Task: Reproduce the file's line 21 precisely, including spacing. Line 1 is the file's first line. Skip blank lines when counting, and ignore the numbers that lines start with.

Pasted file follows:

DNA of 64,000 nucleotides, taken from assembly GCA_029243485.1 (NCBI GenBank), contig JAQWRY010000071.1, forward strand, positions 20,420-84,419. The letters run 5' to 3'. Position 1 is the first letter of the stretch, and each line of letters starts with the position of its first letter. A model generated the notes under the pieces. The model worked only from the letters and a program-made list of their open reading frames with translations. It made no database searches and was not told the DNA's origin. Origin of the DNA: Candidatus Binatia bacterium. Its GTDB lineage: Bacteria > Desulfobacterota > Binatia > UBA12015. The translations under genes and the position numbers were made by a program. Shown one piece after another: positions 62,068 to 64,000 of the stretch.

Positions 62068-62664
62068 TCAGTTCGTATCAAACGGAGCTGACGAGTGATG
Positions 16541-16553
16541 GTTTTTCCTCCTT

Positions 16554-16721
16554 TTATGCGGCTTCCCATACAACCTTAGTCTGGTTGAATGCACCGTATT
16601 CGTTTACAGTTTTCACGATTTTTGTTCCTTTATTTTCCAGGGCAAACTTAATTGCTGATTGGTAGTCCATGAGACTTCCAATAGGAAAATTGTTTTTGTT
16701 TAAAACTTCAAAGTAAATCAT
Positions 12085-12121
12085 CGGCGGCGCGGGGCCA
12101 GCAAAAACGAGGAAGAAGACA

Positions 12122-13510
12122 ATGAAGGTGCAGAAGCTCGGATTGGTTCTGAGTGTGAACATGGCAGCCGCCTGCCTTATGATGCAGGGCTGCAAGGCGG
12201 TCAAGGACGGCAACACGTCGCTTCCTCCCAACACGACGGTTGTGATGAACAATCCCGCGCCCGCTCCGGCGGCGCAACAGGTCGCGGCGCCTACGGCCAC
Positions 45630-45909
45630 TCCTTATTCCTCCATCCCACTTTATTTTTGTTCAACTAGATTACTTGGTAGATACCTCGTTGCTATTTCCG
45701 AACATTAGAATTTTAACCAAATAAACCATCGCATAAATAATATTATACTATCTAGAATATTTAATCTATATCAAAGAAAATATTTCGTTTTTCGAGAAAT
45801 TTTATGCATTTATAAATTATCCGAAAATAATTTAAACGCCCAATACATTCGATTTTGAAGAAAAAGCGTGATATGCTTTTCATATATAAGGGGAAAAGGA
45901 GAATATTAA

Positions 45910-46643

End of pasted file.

Positions 45910-46643